Digitisation, Regulation, Reputational Risk: Planning and Prioritising for Success

Digitisation, Regulation, Reputational Risk: Planning and Prioritising for Success Author: James Blackwood Published: 10 April 2017

We were delighted to host a roundtable breakfast for Cyber Security industry leaders on 6th April at our London, Cannon Street offices.  

Keith Saxton, our guest speaker, gave one of the most insightful and fascinating talks we have heard on the subject. A huge amount of ground was covered in a short space of time. He portrayed the challenging journey that businesses are facing regarding future regulation and risk, and how we should plan and prioritise for success. 

A Fixed Income Trader by background, Keith transitioned into the technology and risk services sector; a domain he is passionate about. Much of the discussion was geared towards financial services, though the subject relates to all verticals.

The key messages which came out the session include:

  • C-Suite prioritisation: C-Suites are often incentivised to provide short-term shareholder value, whilst the remainder of the business is measured of providing long-term customer value, resulting in a strategic misalignment. This will always be an ongoing challenge, but companies that communicate policies and strategies across their wider business are better aligned to succeed. Google was raised as a good example where the whole business is strategically aligned: its products (adverting and search) remain separate and the priority is driven to provide 99.99% service reliability; shareholder value is realised on the back of that.
  • Regulation can inspire innovation, by creating new and safer products. However, there is often confusion as to what regulation means. Keith was quick to point out that business processes are regulated, and not the technology. And that regulation is often misinterpreted for business continuity. Business continuity allows companies to meet regulatory requirements, but is not regulation itself. There remains a requirement for clarity on the subject.
  • Balancing legacy Infrastructure with digitalisation: The tier1 global banking institutions have tackled this challenge well; they have the liquidity to do so. However, the tier 2 institutions do not have such reserves and can struggle to digitise. From a security point of view, the key is to have early warning systems (EWS) in place, whatever platforms are being used. Being transparent to the rest of the sector is important and the drive for collaboration to protect the industry is progressing positively.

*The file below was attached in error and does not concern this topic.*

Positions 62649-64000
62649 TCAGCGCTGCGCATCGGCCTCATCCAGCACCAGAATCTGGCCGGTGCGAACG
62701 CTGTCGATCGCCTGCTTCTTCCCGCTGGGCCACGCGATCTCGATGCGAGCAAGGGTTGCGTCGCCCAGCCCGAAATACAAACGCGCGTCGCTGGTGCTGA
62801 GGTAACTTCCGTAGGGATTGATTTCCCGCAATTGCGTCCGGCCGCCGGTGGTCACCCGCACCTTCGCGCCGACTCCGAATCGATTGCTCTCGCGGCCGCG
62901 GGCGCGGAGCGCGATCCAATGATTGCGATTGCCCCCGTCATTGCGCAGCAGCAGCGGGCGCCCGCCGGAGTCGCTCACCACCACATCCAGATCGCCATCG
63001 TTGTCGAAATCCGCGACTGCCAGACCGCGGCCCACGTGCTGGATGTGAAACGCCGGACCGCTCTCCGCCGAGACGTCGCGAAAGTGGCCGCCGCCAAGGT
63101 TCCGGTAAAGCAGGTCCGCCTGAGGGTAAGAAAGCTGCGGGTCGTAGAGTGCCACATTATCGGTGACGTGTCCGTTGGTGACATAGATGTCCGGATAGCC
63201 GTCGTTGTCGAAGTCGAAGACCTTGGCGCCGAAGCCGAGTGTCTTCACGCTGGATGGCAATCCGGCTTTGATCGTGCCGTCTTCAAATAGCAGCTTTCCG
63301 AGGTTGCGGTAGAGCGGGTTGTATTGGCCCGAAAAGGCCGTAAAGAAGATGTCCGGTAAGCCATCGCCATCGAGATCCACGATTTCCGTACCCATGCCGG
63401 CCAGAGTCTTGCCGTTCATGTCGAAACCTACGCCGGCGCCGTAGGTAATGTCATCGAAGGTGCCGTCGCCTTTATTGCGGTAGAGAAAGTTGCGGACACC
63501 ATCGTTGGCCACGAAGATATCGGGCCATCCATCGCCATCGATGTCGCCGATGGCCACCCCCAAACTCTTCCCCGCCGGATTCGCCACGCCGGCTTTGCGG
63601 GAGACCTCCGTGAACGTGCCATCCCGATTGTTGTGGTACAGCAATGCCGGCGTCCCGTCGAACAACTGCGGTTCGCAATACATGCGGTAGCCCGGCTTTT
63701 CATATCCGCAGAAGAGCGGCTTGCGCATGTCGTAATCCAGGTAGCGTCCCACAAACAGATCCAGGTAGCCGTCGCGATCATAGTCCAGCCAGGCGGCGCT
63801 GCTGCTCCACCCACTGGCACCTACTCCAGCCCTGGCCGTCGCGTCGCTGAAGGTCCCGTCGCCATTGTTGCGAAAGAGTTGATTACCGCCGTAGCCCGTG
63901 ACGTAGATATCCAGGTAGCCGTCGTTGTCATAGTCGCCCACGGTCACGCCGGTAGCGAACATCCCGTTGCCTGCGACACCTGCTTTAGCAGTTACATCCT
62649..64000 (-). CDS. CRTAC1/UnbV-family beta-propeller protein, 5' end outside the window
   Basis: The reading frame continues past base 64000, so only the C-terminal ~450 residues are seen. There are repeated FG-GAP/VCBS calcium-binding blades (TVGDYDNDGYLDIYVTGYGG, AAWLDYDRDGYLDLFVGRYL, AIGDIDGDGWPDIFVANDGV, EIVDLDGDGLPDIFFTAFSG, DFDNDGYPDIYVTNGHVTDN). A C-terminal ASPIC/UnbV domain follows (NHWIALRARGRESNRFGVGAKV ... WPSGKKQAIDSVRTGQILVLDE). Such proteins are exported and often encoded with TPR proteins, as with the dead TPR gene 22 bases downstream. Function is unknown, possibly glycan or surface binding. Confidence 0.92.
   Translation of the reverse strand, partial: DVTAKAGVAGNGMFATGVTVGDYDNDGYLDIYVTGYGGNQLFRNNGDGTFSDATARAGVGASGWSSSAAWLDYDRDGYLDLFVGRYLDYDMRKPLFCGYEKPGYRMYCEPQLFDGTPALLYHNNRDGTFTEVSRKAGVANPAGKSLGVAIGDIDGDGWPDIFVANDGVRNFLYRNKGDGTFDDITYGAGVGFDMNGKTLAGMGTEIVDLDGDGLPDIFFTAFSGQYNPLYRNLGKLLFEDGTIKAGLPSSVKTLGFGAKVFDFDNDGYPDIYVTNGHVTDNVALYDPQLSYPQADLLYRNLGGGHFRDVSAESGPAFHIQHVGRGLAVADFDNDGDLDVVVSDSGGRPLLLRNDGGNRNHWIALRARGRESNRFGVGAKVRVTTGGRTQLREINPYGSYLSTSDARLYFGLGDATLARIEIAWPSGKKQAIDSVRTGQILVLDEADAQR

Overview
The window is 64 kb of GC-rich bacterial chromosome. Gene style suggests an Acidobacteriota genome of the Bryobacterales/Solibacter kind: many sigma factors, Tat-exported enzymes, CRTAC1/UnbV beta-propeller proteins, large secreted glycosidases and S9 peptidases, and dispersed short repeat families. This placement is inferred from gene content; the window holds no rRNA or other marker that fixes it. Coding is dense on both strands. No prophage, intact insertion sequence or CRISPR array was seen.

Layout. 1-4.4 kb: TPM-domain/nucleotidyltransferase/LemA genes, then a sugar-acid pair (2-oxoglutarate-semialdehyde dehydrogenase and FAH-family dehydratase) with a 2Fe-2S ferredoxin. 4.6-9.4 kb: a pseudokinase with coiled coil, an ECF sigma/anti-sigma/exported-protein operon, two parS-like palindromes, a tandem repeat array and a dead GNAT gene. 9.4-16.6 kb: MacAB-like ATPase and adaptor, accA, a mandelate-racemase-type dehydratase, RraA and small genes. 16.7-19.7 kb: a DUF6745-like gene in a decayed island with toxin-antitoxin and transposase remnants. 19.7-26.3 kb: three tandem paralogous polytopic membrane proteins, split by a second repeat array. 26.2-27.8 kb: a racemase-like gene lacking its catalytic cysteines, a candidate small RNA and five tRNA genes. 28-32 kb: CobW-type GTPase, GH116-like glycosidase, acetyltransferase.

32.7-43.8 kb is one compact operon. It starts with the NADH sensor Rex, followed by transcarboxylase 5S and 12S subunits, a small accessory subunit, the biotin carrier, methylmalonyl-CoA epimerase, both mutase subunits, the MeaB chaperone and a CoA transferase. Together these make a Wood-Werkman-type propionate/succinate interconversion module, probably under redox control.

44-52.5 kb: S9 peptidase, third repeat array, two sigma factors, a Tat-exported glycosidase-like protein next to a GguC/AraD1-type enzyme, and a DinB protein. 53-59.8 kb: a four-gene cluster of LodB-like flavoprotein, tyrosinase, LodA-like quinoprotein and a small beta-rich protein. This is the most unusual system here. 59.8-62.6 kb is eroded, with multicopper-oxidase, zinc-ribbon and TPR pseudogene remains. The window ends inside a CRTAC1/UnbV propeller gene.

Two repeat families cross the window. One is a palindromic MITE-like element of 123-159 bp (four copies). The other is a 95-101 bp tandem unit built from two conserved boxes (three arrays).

• Complex adaptive systems: There has been a notable shift from managing Big Data to driving Artificial Intelligence and Machine Learning in the last five years. Organisations are eager to innovate, but are often finding the complexity too demanding. There is a real opportunity for service providers in the supply chain to articulate these complexities and guide companies through. 
  • Cross pollination of talent: There is an aspiration in the market to hire from out of sector, to introduce alternative and innovative thinking, but this is not really making the impact originally expected. There are many reasons for this, though much comes back to the emphasis of driving shareholder value, rather than preparing for success. 
  • Blockchain: A great technology, but difficult to regulate and achieve ROI. The platform is shared across all domains, hence a lack of control, which makes it difficult to regulate and secure. There is scepticism over the future of Blockchain, but it is too early to call. 

We want to thank Keith for making it such an enjoyable morning and look forward to hosting another stimulating event in the near future. 

If you are interested in hearing more about these topics and others and other events, we would welcome a conversation and are best placed to advise, please contact James BlackwoodCyber Security specialist at Berwick Partners.

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